Monday, January 7, 2008

How much hydro does it take to "power Glasgow"?

Whenever a renewable power facility is described they always say how many 'homes' it will power. Today's news says The 100MW Glendoe Hydro Scheme will be able to power around 250,000 homes – equivalent to a city the size of Glasgow.

I think this 'homes' description is really misleading, because I bet people confuse 'powering all the homes in Glasgow' with 'powering all Glasgow's electricity' or even 'powering all Glasgow's energy'.

Let's do a simple calculation.

The average expected power from Glendoe is 180 GWh per year [source]. Now
if we take 180 GWh per year and share it between a Glasgow of people
(616,000 people), we get 0.8 kWh/d per person.

OK; what is the average electricity consumption per person (including all forms of electricity, not just domestic)? Answer: 16 kWh/d per person. So Glendoe actually provides 5% of the electricity consumption of Glasgow.

So if people get the impression from the press releases that Glendoe will power Glasgow, they have been misled by a factor of twenty!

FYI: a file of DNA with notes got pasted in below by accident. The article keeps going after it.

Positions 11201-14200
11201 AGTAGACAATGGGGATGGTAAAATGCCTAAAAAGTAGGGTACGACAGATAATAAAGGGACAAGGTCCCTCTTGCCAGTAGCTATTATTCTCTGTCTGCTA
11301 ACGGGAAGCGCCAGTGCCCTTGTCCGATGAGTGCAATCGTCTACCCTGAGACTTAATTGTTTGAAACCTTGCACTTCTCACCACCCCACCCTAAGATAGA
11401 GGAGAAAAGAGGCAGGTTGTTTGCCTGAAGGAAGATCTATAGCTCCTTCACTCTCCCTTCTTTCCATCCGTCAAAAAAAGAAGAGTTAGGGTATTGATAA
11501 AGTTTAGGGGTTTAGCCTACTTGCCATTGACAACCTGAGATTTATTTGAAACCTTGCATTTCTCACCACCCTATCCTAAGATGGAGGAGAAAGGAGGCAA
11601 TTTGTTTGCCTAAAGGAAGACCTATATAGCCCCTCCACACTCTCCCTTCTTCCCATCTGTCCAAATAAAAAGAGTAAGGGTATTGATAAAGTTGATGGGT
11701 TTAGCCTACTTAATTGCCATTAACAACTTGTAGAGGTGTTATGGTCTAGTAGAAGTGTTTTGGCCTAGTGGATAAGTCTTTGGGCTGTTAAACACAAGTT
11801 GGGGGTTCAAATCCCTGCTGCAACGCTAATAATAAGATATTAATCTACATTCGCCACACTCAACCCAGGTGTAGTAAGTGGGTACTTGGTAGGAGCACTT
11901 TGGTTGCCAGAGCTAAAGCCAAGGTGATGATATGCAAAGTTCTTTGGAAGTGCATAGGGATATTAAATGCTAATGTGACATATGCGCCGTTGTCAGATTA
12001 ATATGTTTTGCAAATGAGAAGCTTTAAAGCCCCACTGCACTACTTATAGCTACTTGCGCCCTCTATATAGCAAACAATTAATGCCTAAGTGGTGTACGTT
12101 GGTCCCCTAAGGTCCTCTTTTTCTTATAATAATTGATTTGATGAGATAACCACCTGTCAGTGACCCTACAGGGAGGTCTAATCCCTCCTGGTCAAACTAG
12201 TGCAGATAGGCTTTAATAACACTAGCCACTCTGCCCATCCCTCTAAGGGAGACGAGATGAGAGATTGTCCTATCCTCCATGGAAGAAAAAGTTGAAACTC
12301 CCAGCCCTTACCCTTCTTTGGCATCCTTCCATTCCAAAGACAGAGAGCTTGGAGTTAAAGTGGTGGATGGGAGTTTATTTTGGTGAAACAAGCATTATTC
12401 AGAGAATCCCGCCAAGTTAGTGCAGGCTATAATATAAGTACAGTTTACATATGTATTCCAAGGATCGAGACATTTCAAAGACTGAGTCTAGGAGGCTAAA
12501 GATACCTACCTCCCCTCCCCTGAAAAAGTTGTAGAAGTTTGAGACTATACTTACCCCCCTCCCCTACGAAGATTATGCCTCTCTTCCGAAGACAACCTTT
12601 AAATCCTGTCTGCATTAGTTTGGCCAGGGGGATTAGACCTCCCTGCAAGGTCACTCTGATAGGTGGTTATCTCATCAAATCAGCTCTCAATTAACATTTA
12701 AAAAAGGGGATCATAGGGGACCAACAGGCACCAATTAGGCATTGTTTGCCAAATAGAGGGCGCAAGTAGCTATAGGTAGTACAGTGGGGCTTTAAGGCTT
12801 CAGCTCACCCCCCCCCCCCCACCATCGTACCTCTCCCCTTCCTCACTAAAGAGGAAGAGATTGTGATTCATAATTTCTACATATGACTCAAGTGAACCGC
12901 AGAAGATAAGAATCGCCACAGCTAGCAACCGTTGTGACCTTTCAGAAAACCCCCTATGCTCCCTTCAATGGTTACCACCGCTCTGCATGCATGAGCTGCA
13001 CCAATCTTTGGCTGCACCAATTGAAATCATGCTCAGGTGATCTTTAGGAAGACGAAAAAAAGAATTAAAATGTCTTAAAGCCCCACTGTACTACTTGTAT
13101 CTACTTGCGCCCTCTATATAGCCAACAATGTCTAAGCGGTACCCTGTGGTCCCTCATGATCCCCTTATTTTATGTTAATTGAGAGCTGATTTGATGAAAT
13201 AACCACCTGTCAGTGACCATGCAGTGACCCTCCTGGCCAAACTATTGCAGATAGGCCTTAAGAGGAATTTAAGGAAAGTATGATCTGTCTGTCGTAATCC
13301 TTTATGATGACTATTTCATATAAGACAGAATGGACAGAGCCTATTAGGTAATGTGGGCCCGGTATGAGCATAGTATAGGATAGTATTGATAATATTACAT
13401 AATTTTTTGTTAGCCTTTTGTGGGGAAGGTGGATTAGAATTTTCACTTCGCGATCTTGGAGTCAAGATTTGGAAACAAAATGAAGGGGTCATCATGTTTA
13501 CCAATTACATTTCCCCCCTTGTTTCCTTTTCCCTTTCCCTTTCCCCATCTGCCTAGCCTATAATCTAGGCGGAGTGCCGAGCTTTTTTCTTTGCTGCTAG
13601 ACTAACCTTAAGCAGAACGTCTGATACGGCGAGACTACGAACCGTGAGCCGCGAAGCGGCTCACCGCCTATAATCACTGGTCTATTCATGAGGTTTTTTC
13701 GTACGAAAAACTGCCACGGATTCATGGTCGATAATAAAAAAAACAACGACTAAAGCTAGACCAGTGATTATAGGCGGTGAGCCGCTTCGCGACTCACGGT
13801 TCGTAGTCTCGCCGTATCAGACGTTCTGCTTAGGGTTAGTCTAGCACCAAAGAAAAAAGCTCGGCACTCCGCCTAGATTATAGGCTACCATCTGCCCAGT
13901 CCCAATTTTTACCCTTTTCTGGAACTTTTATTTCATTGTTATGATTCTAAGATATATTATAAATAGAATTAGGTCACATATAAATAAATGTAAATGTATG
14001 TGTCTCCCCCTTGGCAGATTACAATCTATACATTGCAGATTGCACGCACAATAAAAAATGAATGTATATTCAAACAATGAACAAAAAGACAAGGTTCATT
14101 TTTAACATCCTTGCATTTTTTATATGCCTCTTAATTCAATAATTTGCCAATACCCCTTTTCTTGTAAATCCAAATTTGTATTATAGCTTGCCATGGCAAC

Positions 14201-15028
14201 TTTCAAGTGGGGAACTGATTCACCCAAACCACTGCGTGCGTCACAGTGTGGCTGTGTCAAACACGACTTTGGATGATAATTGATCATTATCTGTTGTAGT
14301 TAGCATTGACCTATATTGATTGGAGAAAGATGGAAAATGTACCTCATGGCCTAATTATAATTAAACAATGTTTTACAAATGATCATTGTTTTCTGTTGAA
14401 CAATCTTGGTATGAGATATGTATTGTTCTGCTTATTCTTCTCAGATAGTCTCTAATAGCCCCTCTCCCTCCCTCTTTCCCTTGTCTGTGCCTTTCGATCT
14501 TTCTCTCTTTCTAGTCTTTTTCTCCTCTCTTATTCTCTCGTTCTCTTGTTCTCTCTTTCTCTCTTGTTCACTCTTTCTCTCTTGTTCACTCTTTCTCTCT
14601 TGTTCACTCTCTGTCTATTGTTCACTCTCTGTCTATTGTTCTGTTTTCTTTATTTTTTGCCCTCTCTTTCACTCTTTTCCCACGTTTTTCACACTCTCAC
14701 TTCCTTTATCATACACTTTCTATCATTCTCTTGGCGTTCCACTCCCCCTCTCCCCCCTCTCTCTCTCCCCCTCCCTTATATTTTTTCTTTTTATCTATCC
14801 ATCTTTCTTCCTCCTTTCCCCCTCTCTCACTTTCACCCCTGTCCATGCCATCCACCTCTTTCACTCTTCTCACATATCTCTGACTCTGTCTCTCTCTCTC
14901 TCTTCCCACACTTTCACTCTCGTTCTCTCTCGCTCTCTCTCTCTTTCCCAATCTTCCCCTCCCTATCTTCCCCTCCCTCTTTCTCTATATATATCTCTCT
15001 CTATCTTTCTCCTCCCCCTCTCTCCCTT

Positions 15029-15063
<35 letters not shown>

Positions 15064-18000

This is a bigger factor than the normal factor by which people are usually misled. The statement
that Glendoe (180 GWh/y) would power 250,000 homes implies that each 'home' uses just 720 kWh per year. But the normal assumption in press releases about wind or tide is to assume the average home uses 4000 kWh/y or 4700 kWh/y. What's going on? The ratio between 720 kWh and 4000 kWh (18%) is suspiciously similar to the ratio between the average power production of Glendoe (180 GWh/y) and its capacity (100 MW is equivalent to 877 GWh/y). Methinks that someone at Scottish and Southern must have screwed up (or deliberately misled the public) by pretending that Glendoe will produce 100MW 100% of the the time, whereas in fact it will have an average load factor of 20%.